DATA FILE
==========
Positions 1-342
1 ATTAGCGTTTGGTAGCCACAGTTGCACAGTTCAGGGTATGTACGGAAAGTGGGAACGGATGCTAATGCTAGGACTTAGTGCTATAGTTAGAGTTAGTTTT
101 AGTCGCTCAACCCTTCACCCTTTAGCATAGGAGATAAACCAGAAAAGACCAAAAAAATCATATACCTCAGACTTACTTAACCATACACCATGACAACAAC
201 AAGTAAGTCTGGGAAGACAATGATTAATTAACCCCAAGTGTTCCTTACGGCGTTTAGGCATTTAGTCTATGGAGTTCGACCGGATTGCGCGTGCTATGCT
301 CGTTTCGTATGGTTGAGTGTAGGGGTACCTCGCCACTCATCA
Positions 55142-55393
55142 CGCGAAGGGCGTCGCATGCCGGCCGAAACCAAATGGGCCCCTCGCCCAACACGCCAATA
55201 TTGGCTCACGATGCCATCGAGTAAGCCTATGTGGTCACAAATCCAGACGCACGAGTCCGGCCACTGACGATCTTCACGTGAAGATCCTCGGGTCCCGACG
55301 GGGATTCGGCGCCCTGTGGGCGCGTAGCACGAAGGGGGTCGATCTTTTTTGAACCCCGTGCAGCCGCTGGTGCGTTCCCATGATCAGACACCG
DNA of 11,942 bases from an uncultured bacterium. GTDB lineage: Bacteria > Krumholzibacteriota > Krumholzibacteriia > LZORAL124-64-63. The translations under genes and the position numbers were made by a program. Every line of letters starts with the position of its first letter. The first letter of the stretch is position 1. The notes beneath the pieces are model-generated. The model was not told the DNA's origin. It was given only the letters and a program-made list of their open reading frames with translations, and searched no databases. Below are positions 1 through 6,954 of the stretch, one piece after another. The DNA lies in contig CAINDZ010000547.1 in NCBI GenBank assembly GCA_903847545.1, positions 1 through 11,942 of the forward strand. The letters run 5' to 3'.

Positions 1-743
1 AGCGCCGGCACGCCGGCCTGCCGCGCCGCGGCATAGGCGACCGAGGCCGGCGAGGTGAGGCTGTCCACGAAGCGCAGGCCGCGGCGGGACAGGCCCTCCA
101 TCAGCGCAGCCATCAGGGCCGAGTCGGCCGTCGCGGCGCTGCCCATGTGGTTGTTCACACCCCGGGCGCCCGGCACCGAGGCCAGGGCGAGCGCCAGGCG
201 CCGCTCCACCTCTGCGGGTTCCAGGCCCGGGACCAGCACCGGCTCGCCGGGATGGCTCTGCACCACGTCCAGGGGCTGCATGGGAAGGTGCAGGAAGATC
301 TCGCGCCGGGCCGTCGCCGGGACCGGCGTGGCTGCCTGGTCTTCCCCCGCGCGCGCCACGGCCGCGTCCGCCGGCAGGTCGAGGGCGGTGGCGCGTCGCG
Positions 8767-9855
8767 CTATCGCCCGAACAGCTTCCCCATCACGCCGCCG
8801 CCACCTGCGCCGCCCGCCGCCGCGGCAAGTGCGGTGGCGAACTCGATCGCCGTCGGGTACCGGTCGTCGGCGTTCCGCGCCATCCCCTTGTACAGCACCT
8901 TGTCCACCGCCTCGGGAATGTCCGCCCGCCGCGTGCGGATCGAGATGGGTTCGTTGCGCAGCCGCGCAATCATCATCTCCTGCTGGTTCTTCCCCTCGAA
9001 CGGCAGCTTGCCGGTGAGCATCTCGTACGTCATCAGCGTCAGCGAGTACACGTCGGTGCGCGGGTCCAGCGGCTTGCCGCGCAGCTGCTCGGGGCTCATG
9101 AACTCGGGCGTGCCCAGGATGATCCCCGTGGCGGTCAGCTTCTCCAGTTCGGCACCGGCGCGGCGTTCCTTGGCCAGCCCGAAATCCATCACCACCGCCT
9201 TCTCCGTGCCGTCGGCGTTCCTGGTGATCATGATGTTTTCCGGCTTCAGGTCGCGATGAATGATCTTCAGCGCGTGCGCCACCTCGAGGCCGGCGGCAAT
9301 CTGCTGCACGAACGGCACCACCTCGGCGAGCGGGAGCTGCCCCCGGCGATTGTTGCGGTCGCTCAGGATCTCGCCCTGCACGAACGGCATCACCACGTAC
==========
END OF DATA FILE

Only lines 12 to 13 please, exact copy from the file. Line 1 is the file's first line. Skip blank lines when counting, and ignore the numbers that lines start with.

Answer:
1 AGCGCCGGCACGCCGGCCTGCCGCGCCGCGGCATAGGCGACCGAGGCCGGCGAGGTGAGGCTGTCCACGAAGCGCAGGCCGCGGCGGGACAGGCCCTCCA
101 TCAGCGCAGCCATCAGGGCCGAGTCGGCCGTCGCGGCGCTGCCCATGTGGTTGTTCACACCCCGGGCGCCCGGCACCGAGGCCAGGGCGAGCGCCAGGCG